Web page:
A story in The Washington Post (WaPo), titled “Summer in America is becoming hotter, longer and more dangerous”, By Anna Phillips, Brady Dennis, Jason Samenow, John Muyskens, and Naema Ahmed, claims that compared to the last 50 years, summer heat is worse than ever. The story is absolutely false. In order to make the claim, the WaPo omits more than half of the U.S. temperature dataset they reference.

In scientific circles, such a tactic is called “cherry picking” where only the data desired to make your point is used. It is one of the most egregious violations of science because it is deliberate, rather than based in error or misinterpretation of data.

“Cherry picking is the deliberate practice of presenting the results of a study or experiment that best support the hypothesis or argument, instead of reporting all the findings.” says an online Psychology reference presented by Haverford University.

The United States surface temperature record extends back to 1895, yet WaPo decided to use only the most recent 50 years as a basis for their false claims about summer temperatures. As seen in the screen capture in Figure 1, they encourage readers to look at where they live.

Figure 1 – online interactive companion tool provided with the WaPo story on summer temperatures. Note the tool only provides data back 50 years to 1972, while the entire temperature dataset extends back to 1895.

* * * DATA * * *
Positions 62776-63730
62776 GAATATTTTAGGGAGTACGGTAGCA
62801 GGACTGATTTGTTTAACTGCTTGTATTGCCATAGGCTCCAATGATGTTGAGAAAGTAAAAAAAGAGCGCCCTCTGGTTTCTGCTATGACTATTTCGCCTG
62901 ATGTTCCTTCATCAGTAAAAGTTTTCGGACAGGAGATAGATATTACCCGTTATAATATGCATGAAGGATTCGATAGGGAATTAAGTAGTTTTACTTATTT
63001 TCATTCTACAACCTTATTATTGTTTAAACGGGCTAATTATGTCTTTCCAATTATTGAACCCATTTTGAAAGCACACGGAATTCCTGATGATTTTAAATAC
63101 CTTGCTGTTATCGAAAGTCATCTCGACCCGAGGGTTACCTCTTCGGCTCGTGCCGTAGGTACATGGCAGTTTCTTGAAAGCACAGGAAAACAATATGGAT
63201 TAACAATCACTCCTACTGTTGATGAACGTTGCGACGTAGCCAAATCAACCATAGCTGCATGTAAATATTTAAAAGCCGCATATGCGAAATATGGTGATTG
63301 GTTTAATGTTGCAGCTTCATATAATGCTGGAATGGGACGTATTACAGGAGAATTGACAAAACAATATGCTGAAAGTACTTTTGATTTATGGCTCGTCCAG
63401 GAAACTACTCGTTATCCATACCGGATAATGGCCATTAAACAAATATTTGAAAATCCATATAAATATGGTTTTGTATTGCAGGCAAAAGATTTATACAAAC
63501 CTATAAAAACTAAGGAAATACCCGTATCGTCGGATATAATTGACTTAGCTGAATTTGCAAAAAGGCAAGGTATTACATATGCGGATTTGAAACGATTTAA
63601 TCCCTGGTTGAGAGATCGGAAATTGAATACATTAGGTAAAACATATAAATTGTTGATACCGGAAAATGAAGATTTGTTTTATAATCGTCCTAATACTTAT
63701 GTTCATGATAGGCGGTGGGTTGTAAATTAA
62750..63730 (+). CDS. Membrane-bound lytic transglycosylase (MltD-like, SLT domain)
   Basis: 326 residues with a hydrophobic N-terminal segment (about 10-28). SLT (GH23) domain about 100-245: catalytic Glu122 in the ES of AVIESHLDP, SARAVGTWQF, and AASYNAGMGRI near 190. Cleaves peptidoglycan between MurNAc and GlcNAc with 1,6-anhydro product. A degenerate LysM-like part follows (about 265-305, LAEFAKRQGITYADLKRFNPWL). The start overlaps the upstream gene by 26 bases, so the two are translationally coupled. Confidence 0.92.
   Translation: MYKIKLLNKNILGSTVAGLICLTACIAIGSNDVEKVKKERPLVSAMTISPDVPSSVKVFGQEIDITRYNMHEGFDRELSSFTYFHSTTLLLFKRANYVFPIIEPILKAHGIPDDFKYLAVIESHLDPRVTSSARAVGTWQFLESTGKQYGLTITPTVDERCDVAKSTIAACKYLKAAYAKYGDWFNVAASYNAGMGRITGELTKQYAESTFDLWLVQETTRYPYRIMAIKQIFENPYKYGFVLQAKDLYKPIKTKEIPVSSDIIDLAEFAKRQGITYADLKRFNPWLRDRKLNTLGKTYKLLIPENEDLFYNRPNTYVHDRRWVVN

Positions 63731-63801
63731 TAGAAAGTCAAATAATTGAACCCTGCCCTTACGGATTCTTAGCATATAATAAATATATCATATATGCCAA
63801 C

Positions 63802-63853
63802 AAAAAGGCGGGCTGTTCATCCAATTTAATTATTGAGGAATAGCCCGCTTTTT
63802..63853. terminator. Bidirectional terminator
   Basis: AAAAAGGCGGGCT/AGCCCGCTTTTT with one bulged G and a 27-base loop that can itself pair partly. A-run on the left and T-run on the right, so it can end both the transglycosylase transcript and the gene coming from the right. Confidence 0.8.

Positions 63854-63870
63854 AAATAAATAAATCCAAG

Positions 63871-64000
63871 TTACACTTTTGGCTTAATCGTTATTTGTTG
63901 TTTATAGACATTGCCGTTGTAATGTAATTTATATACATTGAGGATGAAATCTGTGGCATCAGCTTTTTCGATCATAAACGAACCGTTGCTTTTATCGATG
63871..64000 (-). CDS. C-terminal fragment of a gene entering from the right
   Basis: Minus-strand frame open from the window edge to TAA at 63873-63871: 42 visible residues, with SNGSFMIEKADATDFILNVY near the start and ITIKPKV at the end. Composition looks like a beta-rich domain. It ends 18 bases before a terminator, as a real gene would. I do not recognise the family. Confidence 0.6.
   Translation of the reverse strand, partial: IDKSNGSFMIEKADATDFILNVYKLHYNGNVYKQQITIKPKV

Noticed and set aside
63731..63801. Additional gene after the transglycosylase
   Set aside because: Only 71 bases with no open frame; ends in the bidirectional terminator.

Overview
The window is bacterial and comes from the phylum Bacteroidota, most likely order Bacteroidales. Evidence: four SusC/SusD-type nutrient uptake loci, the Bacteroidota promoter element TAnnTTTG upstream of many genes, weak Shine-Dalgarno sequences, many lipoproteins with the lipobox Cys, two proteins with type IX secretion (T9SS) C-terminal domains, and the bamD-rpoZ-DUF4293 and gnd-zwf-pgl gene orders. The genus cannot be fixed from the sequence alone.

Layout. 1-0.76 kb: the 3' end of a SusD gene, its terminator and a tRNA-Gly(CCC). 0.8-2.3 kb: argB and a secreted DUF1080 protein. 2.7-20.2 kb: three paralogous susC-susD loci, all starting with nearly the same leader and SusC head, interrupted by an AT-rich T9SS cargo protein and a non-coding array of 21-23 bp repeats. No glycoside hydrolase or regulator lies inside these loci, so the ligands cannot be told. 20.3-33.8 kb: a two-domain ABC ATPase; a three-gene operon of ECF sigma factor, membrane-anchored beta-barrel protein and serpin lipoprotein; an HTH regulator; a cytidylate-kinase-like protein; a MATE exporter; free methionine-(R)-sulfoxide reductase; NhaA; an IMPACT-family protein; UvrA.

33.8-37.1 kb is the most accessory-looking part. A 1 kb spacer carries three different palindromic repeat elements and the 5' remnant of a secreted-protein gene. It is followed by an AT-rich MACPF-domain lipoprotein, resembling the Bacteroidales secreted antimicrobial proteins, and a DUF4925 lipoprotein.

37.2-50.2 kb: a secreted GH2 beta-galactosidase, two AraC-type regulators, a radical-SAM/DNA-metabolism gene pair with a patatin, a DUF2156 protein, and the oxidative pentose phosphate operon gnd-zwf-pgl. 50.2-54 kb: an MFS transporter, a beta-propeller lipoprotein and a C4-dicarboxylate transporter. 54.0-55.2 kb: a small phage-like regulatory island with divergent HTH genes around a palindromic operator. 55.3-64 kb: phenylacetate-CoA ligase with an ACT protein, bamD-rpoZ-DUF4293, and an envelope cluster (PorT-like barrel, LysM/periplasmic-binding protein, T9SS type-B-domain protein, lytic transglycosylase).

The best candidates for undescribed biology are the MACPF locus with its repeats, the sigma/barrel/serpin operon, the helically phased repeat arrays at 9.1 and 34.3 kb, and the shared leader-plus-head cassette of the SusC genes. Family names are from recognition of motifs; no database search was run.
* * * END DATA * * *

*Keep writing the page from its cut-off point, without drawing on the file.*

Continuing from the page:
The reason for the 50-year data limit is simple; had WaPo used the entire temperature dataset back to 1895, they would not be able to make the claim at all.

The lie isn’t even a skillful one, because you don’t even need to be a so-called journalist to discover this fact for yourself. The National Oceanic and Atmospheric Administration (NOAA) makes all this data publicly available, providing visualization tools for the data that anyone can use.

Meteorological summer is defined as the months of June, July, and August. NOAA’s online temperature plotting tool allows anyone to select for that data to visualize it. By selecting August, and then a three-month span, the months of June, July, and August are included all the way back to 1895.

The WaPo story chose average temperature data for the summer months. The full data set is plotted, as seen in Figure 2 below.

Figure 2: Plots of June, July, August (summer) average monthly temperatures for the entire U.S. surface temperature dataset back to 1895. 1936 is the warmest, with 2021, and 2022 running a close second. Source: https://www.ncei.noaa.gov/access/monitoring/national-temperature-index/time-series/anom-tavg/3/8

If you look at 1936, highlighted in Figure 2 above, you see that it is the highest point (1.67°F) in the entire summer average temperature dataset. The summers of 2021 and 2022, while the highest since then, don’t exceed 1936. Summer 2022 was at 1.60°F, and summer 2021 was at 1.63°F. You can download the actual data yourself here. Indeed, even 1934 was nearly as hot or hotter than most recent years such as 2016, 2018, and 2020.

Of course, if you only looked at 50 years of data back to 1972, you’d think that 2021 and 2022 were the hottest summers ever – and that’s the lie by omission WaPo made.